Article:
A taste of childhood

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MURIEL SPARK, in her recently published autobiography, Curriculum Vitae, writes about the Edinburgh food of her childhood, 60 years ago. She describes tea, and the stately graduation from daintily cut thin bread and butter - cut diagonally from a rectangular loaf - to cakes, scones and biscuits, or kippers, ham and sausages if it was high tea.

Since she has spent much of her adult life in Italy, pre-war Edinburgh must indeed seem a far cry from her current life. But as I read the passages in praise of teas long past, I wondered what all the fuss was about. In the Sixties I sat through tedious tea rituals, prepared by great aunts in Clifton, aching to escape. It turned one into a natural customer for the fast food era of McDonald's that was about to break upon us.

Nowadays, it is quite true that formal teas, give or take the odd staged encounter in hotels, have all but died out. But why the fuss, Ms Spark? After all, it is not hard to revive a traditional tea: all the ingredients are still at hand. Future generations can simply turn to one of Britain's greatest living writers, and follow the instructions on how to proceed. It takes patience and practice, I admit, to wield a sharp bread knife on an unsliced loaf of bread, and produce the paper-thin slices. But here is a tip. One of my relatives always buttered the end of the loaf first, to keep the crumbs together.

But Muriel Spark did set off a strange yearning for food long past, far tastier than formal teas. What I cannot reconstruct is the exquisite taste of food cooked on a coal-fired range. This is because no one, to my knowledge, still cooks on these antique elaborate grates, with ovens ranged around them. You would have to be a masochist to use one.

Food prepared on a range has its own taste and I know no one of my generation with whom I can share memories of its flavour. I was lucky, because I had a grandmother who lived in Wales, in what seemed like a hermetically sealed time warp, and kept to a pattern fundamentally unchanged from the 19th century. In her little house you slept on brass bedsteads, under bleached white covers.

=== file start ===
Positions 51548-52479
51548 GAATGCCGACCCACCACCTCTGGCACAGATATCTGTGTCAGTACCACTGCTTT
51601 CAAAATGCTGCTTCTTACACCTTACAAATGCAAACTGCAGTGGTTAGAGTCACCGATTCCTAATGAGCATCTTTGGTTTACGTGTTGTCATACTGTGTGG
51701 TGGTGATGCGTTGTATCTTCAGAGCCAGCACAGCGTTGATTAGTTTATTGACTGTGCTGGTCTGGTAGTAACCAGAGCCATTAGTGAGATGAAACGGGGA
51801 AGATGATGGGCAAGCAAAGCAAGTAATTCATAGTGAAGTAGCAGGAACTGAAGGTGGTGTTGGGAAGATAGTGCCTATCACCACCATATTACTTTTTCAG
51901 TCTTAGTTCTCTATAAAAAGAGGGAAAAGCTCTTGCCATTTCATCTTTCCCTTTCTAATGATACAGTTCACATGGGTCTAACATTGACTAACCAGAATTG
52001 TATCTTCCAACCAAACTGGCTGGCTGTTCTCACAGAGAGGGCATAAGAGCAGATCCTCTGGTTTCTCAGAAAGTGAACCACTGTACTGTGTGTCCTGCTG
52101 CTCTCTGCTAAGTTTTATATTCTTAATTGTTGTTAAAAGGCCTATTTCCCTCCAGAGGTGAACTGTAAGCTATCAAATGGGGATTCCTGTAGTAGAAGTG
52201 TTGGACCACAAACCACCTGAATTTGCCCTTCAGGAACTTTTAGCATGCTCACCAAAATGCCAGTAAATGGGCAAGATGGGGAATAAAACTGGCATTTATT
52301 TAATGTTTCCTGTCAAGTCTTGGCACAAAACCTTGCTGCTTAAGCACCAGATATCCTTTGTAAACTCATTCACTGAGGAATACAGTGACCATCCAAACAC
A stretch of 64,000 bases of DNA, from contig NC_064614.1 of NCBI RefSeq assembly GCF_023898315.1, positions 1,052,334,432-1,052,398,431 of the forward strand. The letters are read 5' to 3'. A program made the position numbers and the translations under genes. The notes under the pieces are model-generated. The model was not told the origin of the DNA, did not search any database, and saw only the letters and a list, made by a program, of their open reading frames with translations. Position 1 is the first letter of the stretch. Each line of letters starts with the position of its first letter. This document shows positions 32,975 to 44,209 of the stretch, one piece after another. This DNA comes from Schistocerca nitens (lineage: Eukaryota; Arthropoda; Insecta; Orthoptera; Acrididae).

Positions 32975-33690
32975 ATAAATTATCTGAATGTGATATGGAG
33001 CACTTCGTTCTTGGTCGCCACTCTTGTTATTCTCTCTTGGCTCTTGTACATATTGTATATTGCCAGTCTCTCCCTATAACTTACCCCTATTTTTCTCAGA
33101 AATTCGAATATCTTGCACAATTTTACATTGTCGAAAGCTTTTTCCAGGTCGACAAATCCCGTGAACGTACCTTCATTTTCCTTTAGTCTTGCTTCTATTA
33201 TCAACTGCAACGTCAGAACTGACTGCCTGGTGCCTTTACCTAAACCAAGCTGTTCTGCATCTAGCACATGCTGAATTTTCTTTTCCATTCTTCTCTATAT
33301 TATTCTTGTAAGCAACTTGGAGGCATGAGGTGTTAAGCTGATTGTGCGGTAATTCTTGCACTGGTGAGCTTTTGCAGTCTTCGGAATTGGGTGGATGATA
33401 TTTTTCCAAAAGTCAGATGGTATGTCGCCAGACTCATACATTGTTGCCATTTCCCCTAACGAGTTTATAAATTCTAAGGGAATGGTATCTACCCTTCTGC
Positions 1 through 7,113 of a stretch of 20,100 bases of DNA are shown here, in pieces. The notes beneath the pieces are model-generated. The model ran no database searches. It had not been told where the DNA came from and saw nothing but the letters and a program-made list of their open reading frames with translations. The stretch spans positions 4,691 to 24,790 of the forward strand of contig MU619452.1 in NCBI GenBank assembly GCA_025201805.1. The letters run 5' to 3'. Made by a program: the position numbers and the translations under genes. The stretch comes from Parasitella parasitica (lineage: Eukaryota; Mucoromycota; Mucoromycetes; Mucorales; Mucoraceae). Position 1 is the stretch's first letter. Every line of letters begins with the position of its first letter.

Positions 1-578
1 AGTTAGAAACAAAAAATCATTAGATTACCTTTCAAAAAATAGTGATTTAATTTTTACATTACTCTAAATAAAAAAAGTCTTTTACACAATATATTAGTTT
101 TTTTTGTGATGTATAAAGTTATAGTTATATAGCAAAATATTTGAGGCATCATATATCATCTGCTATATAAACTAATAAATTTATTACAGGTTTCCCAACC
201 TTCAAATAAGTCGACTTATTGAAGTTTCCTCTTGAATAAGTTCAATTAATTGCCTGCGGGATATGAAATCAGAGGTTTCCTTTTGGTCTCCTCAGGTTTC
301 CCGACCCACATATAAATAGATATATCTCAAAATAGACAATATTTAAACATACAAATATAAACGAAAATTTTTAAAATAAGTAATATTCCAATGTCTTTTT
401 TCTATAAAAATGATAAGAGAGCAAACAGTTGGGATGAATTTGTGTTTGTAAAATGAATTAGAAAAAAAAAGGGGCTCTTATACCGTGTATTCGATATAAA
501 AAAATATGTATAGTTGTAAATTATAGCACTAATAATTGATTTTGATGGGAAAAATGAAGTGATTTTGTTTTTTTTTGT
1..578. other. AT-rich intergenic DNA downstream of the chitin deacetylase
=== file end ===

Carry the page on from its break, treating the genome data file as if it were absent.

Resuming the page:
A large, improving picture hung opposite, depicting two small children wearing Victorian sailor-style dresses and carrying nets, with which they were chasing a butterfly. The children were on the edge of a precipice, reaching out to catch the creature, innocently oblivious to danger. Behind them stood their guardian angels, poised to act. You were meant to go to sleep, after saying your prayers, feeling safe.

But back to the cooking ranges. You can still see some in traditional buildings, country restaurants or sensitively converted cottages. But they are always cold and drab: at best they hold the odd fir cone arrangement. At one time, though, they were the hub of the house.

There are three tastes of childhood I associate with range-style cooking. Steak and kidney pie, baked long and carefully, was the traditional welcoming supper when we came to visit; it could be warmed up on arrival. This was followed by a special gooseberry tart made from berries left on the bush until they were yellow and sweet. (The birds were more deferential then, they seemed to leave them on the branches, while my gooseberry bushes at home are stripped by pigeons before they are even ripe.)

And then on Sunday there was roast Welsh lamb, so succulent that it was sticky. It came with carrots, mashed up in a tasty way, quite unlike the carefully steamed, barely cooked products we now expect.

All this emerged from a little black metal oven, to the right- hand side of the narrow coal grate. It was a mystery how my grandmother could make the fire just so. If she was out, my mother made sandwiches.

Even at the time I knew this style of cooking was archaic, even primitive: it was part of the treat of visiting. Everyone else in the village cooked on electric stoves. My grandmother, widowed and living alone, rose early to make her fire in a kitchen that had home-made rag rugs on the slate slabs. The ancient sideboard was impregnated with the smell of tea. There was a huge black kettle for boiling water suspended on a massive chain over the fire.

All this makes me wonder what my children will remember, in later years, as the authentic taste of childhood. I may be a cynic, but I suspect it will be a toss-up between the snatched pleasures of illicit junk sweets, absolutely banned at home, and the adult treat that they muscled in on last year: mouthfuls of tiny woodcock, the tastiest game bird to be found in the British Isles, and found only near estuary shoots.